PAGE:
|Systematic Screening: Considerations and Commitment to Continued Inquiry
We are fielding questions coming from across the United States about systematic screenings designed to detect students with initial signs of internalizing (e.g., extremely shy, anxious, and/or social withdrawn) and externalizing (e.g., noncompliant, aggressive, and/or defiant) behavior patterns. These data are used to plan positive instructional experiences, moving away from previous wait-to-fail approaches. We have provided guidance for selecting, installing, and using screening data within Comprehensive, Integrated, Three-Tiered (Ci3T) models of prevention on the page below and now, respectfully offer these considerations. Our sincere thanks to our trusted partners for engaging in this important inquiry with us for more than 15 years to date. — September 9, 2020
Intro to Systematic Screening TRANSCRIPT
Similar to data from academic screening tools, data from universal behavior screening tools can be used in tiered systems of support to (a) detect students for whom Tier 1 efforts may be insufficient, (b) inform teacher-delivered, low intensity supports, and (c) connect students with evidenced-based Tier 2 (for some) and Tier 3 (for a few) strategies, practices, and programs.
Watch more videos about systematic screening, screening logistics, and screening protocols.
Screening Guidance in the COVID-19 Era
The above 3-min excerpt is from a longer presentation — see below to watch more!
- Abridged version (23 min)
- Full length version (48 min)
Considerations for Systematic Screening PK-12: Universal Screening for Internalizing and Externalizing Behaviors in the COVID-19 Era
Systematic Screening: An Overview
|Video playlist: Systematic screening|
|Video playlist: Screening logistics|
|Video playlist: Screening protocols|
The Student Risk Screening Scale – Internalizing and Externalizing (SRSS-IE) – is an adapted version of the SRSS (Drummond, 1994) and is available free-access. The SRSS-IE modifies the original 7-item SRSS with the inclusion of 5 new items characteristics of internalizing behaviors. The SRSS-IE includes the original seven items and the new five items with all items rated on the same 4-point Likert-type scale: never = 0, occasionally = 1, sometimes = 2, frequently = 3.
Cut scores for externalizing and internalizing behaviors are available for elementary and secondary (i.e., middle and high) schools (see table below). Please also see articles listed below for full details on how cut scores were established at the elementary and secondary levels. Please note the item peer rejection is included in the SRSS-E7 and SRSS-I6 when used at the middle and high school level. The two subscale scores are used for decision making.[table id=3 /]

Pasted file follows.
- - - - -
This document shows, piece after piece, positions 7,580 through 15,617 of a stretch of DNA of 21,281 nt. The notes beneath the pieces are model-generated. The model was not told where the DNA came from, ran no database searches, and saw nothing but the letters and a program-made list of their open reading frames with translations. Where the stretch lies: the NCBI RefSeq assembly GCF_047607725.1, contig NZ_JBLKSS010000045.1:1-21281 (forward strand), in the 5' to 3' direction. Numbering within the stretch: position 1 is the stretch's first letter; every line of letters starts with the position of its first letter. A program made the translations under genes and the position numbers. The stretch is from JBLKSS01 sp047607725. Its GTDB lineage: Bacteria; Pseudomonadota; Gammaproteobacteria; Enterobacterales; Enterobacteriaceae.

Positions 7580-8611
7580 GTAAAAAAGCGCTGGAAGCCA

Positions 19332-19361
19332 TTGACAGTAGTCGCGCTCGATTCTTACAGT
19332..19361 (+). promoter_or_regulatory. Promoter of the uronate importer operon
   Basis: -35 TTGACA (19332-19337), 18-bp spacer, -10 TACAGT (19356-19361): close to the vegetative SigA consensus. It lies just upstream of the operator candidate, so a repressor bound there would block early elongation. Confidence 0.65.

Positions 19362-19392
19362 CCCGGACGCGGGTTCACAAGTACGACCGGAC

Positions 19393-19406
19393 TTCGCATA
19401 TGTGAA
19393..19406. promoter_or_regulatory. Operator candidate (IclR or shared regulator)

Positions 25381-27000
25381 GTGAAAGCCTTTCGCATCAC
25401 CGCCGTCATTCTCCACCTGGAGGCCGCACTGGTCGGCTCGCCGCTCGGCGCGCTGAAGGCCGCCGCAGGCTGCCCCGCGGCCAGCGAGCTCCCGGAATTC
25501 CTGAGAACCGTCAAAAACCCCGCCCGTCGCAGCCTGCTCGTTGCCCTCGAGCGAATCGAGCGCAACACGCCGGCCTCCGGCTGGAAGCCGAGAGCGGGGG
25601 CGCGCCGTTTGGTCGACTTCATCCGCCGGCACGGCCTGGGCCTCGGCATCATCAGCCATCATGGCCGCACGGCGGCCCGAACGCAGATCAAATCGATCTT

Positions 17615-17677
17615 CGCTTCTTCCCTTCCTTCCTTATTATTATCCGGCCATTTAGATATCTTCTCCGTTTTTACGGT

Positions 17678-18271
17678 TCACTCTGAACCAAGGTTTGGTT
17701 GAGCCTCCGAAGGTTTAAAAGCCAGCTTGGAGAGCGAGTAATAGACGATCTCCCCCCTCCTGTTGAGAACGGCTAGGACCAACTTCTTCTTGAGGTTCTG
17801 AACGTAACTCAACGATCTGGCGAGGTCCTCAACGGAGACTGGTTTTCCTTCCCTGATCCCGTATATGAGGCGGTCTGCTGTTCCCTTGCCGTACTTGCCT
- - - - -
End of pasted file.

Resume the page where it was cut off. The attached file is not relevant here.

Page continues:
School level teams use these scores along with other school-collected data (e.g., curriculum-based measures of reading, math, and writing; course failures; office discipline referrals; attendance patterns) to inform instruction and make decisions regarding student needs for more intensive supports (i.e., Tier 2 or Tier 3; see Lane, Oakes, Ennis & Hirsh, 2014).
Download the SRSS-IE in MS-Excel format.
Note: This file has been updated to include two recommended additional questions related to instructional delivery (in-person, hybrid, and remote) and attendance when screening in the COVID-19 era. These are not items, but two questions to consider when analyzing and interpreting your screening data (see the last two columns).
SRSS-IE Installation Resources
For more information about launching and conducting systematic screening efforts with the SRSS-IE, we invite you to access the Screening Coordinator Training Manual: A Guide for Installing the SRSS-IE in your School or District (available as downloadable PDF or browser-based eBook), as well as two accompanying screening protocols:
- Systematic Screening: Setting up to Screen in Your District or School
- Systematic Screening: Site-Level Preparation Protocol
After screening, Ci3T Leadership Teams may wish to create screening reports to facilitate use of data and for sharing information with stakeholders in aggregate format. The below PowerPoint template provides a customizable structure to assist in reporting these data:
We also encourage you to read the following articles to learn more about how to use the SRSS-IE at elementary as well as middle and high schools.